In 1859, two separate events would jumpstart the petroleum and the auto industries—and the timing was pure coincidence. In that year, "Colonel" Edwin L. Drake drilled the world's first working oil well in Titusville, Pennsylvania, and French engineer J.J. Etienne Lenoir made the world's first dependable internal combustion engine, which was powered by gasoline. Col. Drake's oil well kicked off the petroleum industry, and Lenoir's work paved the way for the creation of the modern automobile. But 40 years would pass before the interdependency of the oil and auto industries would become clear. That early period from 1860 to 1900 was marked by many technological innovations as auto inventors sought to tap the potential of the internal combustion engine, and petroleum pioneers got better at producing, refining and delivering oil and oil products. Oil industry entrepreneurs such as John D. Rockefeller and Henry Flagler discovered new oil fields, drilled deeper oil wells than Col. Drake's first 70-foot well, and made great strides in both refining and distributing refined products. The first oil refinery, which used atmospheric distillation to produce kerosene, was constructed in 1862. Naphtha (gasoline) was a byproduct of these early distillation units, and in a few decades, would emerge as their most important product. But first, the oil industry would have to languish through the boom-and-bust cycle of the latter part of the 19th century. Aside from wildly fluctuating oil supplies and prices, refiners struggled with Standard Oil's domination of rail—the main mode of transportation for crude oil and refined products at the time. When inventory threatened to overwhelm storage capacity, independents and Standard Oil (which would be broken up in 1911) undersold each other in the market, often selling refined products, especially gasoline, at below cost. But the automobile's rise in the early 19th century bolstered oil demand. While the country only had roughly 8,000 passenger cars at the turn of the century, by 1908, the year that Henry Ford's Model T made its market debut, that figure had swelled to 125,000. By 1911, gasoline dethroned kerosene, used for lighting, as the top-selling product of Standard Oil of New Jersey, the country's largest refiner. Kerosene's slide was also hastened by the 1910 invention of the tungsten filament for electric light bulbs by William David Coolidge. Refiners met the skyrocketing demand for motor fuels by advancing beyond the basic distillation processes that had been in use since the 1860s. In 1913, they developed thermal cracking, which was able to produce more gasoline and diesel from a barrel of oil, and the technique was only the first of many processing innovations that allowed refiners to fulfill market needs. World War I further established oil's importance. England's oil-powered warships overtook Germany's coal-powered fleet. Tanks and airplanes made their debuts as weapons of war. During the time, aviation fuel was basically naphtha. To keep Allied war vehicles running, major U.S. oil companies teamed up with the Federal Fuel Administration in 1917 to systematize oil production, refining, and shipping. The country emerged from the war to enjoy a period of economic growth. And much of the prosperity was linked to the rapid road and bridge construction that gave America's automobiles a place to go. From 1920 to 1930, the number of cars owned by Americans jumped from 8.1 to 26.7 million. The Great Depression put a dent on vehicle sales, especially during the early 1930s, but the auto industry was definitely rolling. Oil companies prospered along with automakers. Refiners built more refineries and expanded existing facilities. They also improved thermal-cracking techniques and developed other catalytic processes to produce high-grade products. High-octane gasoline emerged in the 1930s from refiners' tireless efforts, and it would play a role in World War II. Running on high-octane fuel, which optimizes engine performance, Allied planes outmaneuvered German planes using inferior fuels. And U.S. oil refineries kept the Allies' fuel supply coming—providing them with as much as 80% of the fuel they used during the war. Even Joseph Stalin said in a toast during a banquet toward the end of the war, "This is a war of engines and octanes. I drink to the American auto industry and oil industry." Another important development during the war was the building of long-distance pipelines. By that time, crude and product pipelines had overtaken rail tankcars as the main method of transporting liquid hydrocarbons. In 1942 and 1943, engineers built what was then the world's longest crude oil pipeline dubbed "The Big Inch," which spanned 1,254 miles and moved crude from Texas oil fields to East Coast refineries. "The Big Inch" was followed by "The Little Inch," which transported products along a similar route. These two pipelines form part of the Colonial Pipeline system today. After World War II, the U.S. became a world superpower and created as much wealth between 1950 and 1965 as it did from 1607, the year that saw the first permanent settlement in Virginia, until 1950. And national wealth doubled again from 1965 to 1980. Not only did the hydrocarbon industries benefit from Americans purchasing more than 8 million new cars per year in the 60s, but also started to count on commercial jets as big consumers. Jet fuel demand took off from about 50,000 bpd (barrels per day) in 1950, to 280,000 bpd by 1960, and 970,000 bpd by 1970. The 1970s were a more sobering time, as the detrimental effect of industrialization on the environment took root in the general public's consciousness. Environmental studies proved disturbing as well as a 1969 accident on a Union Oil rig, which produced a large oil slick off the coast of Santa Barbara, California. The government championed the cause of the environment, created the Environmental Protection Agency (EPA) in 1970, and pressured the refining industry and automobile manufacturers to clean up their act. That time period also highlighted another challenge—fuel economy. The United States had to acknowledge its growing dependence on imported oil. Production of petroleum (crude oil and natural gas liquids) in the country's lower 48 states hit its height in 1970 at 9.4 million bpd. And the shockingly disruptive effect of the 1973 embargo of oil imports by the Organization of Petroleum Exporting Countries (OPEC) drilled home that dependence and stressed the need for fuel efficiency. Once again the fuels and auto industries' priorities overlapped and over the next 30 years, their individual and joint research and development efforts would produce superior engines and cleaner-burning fuels. For example, they raised the average fuel economy of new light-duty vehicles from 13.7 mpg (city driving) in 1975 to 24.2 mpg in 1988. And also claimed another remarkable achievement—the complete phase out of lead from gasoline. Today's cars release 97% less pollution than they did in 1965, says the EPA. In fact, total U.S. vehicle emissions have decreased by over 30% even though Americans have never done more driving—almost 140% more today than they did in 1970. And refiners are now working on even cleaner-burning fuels to satisfy government mandates that call for the elimination of nearly all remaining emissions from light-duty vehicles. In short, the refining industry will have to do what it has since the beginning—take on the challenges of the day and overcome them through innovation. Source: Oil Refining Changes Transportation, History, and Ways of Life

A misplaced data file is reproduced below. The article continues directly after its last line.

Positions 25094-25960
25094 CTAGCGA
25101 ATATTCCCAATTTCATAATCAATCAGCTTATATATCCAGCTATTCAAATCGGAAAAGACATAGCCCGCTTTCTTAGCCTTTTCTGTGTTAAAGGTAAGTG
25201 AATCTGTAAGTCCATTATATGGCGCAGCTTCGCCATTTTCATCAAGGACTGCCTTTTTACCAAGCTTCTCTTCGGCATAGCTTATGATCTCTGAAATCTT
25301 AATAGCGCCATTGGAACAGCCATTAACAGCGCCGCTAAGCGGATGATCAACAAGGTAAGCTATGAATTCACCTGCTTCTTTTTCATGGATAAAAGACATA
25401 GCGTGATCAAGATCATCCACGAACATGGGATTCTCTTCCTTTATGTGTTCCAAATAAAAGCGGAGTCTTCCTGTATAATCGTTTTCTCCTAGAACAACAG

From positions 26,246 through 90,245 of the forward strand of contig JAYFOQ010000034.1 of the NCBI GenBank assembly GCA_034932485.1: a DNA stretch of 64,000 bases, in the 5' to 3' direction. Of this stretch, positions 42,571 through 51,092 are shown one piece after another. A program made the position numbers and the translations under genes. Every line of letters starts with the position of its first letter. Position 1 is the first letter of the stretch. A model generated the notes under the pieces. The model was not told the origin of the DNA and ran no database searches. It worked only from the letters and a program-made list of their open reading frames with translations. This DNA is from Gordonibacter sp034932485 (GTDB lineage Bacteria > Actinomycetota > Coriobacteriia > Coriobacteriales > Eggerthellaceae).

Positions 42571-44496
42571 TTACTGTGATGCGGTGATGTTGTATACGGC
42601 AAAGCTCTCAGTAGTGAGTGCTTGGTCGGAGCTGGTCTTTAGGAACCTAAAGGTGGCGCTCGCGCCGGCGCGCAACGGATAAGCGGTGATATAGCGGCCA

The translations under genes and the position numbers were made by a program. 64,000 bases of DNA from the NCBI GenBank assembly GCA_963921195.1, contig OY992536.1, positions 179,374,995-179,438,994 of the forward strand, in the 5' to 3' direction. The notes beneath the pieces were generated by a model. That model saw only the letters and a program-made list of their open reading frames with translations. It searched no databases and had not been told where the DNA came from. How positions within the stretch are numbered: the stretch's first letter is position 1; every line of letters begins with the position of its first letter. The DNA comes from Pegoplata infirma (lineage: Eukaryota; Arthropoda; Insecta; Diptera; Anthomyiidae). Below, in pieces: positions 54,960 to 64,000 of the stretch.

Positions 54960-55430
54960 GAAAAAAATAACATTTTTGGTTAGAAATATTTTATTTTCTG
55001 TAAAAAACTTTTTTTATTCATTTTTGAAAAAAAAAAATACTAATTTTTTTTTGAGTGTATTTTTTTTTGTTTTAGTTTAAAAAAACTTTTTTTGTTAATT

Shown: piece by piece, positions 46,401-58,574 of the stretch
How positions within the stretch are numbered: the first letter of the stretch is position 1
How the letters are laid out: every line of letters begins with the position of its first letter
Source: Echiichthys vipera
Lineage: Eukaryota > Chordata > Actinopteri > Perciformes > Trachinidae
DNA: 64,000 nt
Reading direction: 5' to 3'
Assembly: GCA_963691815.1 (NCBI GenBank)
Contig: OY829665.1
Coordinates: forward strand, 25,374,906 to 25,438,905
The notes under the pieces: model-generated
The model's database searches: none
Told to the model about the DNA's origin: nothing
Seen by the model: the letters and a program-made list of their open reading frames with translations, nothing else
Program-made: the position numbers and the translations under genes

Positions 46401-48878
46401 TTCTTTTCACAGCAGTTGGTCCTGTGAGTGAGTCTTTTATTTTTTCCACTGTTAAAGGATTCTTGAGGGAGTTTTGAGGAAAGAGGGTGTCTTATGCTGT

Kevin Adler
Chemical Week, Sept. 18, 2002